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    While the Indiana State Board of Education’s political battle with state Superintendent Glenda Ritz rages on, a Marion County judge has ruled the board’s legal battle also will continue.
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Courtesy governor’s office
First lady Karen Pence and Charles Venable, chief executive officer of the Indianapolis Museum of Art, stand before the iconic LOVE sculpture on the grounds of the museum.

Furthermore …

Associated Press

Artist has little LOVE left for home state

Indiana’s first lady presented Robert Indiana’s iconic “LOVE” sculpture to a German museum during a visit this week.

“I was delighted to employ art as a shared language between Indiana and Germany, sculpting bonds that cross cultural divides and connect us with an appreciation for creativity,” Karen Pence said in a news release.

The Hoosier-born artist, however, doesn’t have the same appreciation for her husband, Republican Gov. Mike Pence. In an interview with Indianapolis Monthly earlier this year, the 85-year-old Robert Indiana was critical of the state whose name he adopted as his career in pop art took off.

“I still think of what you did to the (old county courthouse) – destroyed,” he says. “No respect for the old architecture. And I believe you have a Republican governor; is that right? That’s not good. I’m not proud to come from a Republican state.”

Indiana, who was born in New Castle as Robert Clark, lives in Maine. He hasn’t lived in the Hoosier state since he left for the Art Institute of Chicago as a young man. A retrospective of his work is on display at the Indianapolis Museum of Art through May 4. IMA’s permanent collection includes Indiana’s “LOVE” painting and 55-foot sculpture, as well as the sculptural work “Numbers 1-0.”

Development places second in trail tale

How much do area residents love their trails? Enough to send a message that trail development trumps residential development. Objections appeared to prompt a quick compromise in a standoff between Fort Wayne Trails and developer Mike Thomas.

On Thursday, the Allen County Plan Commission unanimously approved a rezoning request for Whisper Rock subdivision off Gump Road, west of Coldwater Road. Plans for the 197-lot upscale development originally cut off the route of the proposed Pufferbelly Trail extension.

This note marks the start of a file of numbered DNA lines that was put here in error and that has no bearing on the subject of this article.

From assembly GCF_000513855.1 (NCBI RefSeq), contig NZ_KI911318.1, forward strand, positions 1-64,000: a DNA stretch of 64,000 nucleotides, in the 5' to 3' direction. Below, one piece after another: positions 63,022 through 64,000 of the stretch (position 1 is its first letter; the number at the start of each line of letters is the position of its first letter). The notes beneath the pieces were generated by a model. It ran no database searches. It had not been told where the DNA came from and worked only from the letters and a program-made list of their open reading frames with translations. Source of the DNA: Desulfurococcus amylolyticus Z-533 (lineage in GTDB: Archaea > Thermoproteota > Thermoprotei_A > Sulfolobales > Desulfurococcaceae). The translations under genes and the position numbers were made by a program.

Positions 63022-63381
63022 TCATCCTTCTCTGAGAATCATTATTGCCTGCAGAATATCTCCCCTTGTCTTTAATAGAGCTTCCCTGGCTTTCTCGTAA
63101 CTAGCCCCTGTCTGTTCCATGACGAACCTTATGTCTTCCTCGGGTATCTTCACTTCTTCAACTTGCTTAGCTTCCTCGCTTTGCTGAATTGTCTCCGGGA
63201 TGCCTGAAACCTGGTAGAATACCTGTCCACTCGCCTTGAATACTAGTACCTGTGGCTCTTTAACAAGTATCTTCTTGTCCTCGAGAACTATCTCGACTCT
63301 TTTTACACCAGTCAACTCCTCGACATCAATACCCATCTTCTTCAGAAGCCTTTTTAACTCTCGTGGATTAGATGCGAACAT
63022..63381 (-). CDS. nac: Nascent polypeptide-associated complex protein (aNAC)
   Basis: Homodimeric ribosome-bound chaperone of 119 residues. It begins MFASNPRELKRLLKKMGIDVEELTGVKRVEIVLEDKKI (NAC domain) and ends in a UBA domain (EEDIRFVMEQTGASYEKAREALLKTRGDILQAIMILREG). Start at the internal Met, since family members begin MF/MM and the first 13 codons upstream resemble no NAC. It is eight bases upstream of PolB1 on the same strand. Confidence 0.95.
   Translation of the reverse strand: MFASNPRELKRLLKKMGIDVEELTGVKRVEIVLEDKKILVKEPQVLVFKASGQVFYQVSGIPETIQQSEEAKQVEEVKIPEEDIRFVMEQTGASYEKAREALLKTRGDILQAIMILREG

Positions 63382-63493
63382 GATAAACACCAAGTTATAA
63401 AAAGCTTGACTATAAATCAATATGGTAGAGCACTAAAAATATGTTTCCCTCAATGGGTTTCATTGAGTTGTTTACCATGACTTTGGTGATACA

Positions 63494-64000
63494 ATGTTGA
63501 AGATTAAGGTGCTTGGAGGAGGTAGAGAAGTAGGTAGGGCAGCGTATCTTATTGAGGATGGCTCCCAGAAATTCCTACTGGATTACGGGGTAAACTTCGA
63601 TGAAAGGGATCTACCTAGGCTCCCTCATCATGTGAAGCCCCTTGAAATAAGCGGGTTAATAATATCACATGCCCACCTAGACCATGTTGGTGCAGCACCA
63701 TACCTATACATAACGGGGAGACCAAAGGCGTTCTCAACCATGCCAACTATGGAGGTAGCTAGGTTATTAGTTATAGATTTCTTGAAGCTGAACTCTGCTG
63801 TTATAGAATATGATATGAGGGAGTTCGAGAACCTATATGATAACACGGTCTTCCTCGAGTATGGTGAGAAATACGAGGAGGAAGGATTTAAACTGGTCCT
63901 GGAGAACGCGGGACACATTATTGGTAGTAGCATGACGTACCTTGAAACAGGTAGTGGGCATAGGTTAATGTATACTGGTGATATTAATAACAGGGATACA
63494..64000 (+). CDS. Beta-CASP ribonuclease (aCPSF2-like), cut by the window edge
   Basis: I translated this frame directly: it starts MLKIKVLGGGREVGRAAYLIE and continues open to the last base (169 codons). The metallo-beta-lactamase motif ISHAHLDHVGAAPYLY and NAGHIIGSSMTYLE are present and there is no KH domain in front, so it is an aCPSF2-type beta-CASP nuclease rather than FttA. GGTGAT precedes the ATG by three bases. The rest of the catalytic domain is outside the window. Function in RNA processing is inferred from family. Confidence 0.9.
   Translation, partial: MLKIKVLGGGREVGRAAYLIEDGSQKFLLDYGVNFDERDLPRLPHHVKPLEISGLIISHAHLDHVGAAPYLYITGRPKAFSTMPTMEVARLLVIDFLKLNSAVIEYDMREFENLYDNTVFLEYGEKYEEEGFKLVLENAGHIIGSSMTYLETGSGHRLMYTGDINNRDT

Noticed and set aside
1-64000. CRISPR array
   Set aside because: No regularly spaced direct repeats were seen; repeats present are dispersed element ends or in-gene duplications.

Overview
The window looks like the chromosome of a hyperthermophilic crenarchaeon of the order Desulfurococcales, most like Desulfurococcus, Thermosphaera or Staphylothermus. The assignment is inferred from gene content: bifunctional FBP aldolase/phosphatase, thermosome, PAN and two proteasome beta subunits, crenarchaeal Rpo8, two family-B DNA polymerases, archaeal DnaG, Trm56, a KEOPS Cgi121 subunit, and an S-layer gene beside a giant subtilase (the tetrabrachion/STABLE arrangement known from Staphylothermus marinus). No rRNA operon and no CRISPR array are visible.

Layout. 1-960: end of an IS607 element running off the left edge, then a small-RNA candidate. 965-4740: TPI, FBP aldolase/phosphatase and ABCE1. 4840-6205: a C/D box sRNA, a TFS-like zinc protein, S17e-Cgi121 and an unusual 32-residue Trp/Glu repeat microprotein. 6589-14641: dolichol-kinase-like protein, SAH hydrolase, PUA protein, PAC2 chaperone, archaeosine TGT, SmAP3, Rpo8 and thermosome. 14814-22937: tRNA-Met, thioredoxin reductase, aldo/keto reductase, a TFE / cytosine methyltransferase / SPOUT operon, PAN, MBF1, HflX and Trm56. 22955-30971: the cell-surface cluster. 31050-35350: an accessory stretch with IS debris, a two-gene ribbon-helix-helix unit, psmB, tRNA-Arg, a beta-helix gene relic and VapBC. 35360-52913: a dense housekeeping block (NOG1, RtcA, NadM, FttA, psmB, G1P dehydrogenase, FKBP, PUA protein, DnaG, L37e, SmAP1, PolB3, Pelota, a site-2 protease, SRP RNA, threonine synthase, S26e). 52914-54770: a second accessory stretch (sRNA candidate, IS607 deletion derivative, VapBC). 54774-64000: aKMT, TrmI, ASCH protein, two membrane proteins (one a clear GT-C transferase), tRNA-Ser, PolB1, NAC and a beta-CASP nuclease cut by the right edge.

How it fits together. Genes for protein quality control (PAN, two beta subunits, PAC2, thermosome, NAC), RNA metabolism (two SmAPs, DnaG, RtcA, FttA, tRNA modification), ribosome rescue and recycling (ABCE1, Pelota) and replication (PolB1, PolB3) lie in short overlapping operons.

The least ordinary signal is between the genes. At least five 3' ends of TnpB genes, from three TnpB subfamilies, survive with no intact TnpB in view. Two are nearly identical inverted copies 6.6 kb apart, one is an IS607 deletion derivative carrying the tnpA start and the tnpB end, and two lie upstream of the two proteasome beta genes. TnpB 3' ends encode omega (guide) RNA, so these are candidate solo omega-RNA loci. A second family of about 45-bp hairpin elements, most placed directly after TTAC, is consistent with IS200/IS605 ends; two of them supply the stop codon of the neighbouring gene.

In a heated plan commission hearing April 10, Trails Executive Director Lori Rose asked for a 30-day delay to seek grant funding from the state for the trail expansion through the proposed development. Thomas, who has worked to accommodate trails in other projects, objected and seemed adamant that his project would proceed as planned.

A week later, the revised proposal allowed Pufferbelly to cut through the northwest edge of Whisper Rock. Rose said the trail extension will cost $500,000 to $800,000. The group has raised $200,000 so far and is seeking a $100,000 loan from the county.

Snack first, avoid arguing

A new study has found that people with low blood sugar show more signs of aggression toward their spouses than people with high blood sugar. In other words, eating a snack could help you avoid a serious argument around the house.

The study involved asking participants to push pins into a voodoo doll that represented their wife or husband. People with low blood-sugar levels pushed twice as many pins into their dolls.

The study was sponsored by the Snickers Foundation.

Just kidding about that last thing. Everything else, including the part about the voodoo dolls, is true, though.

N. Korea’s bullying taunts

Here are some adjectives that have been used in describing North Korea: hermitic, reclusive, obdurate, strange, quixotic, bellicose, impenetrable.

Now we may add two more: sexist and misogynist.

The president of South Korea, Park Geun-hye, spoke recently in Germany on reunification. And how did North Korea respond? According to the Guardian, it said, “We accuse Park the bitch.”

The official newspaper called her a lunatic, idiot and cold-blooded animal. It noted that Park had never married or had kids. It says she “jabbers like a little girl.” It has since stepped up the attacks: “Park put thick makeup on her old, wrinkled face and rambled on.”

It also described her, the Guardian went on, as a dotard well over 60. (She turned 62 in February.) Maybe that is to contrast her with the leader of North Korea, Kim Jong-un, who is 31 but who replaced his dad, who died at the age of 70.

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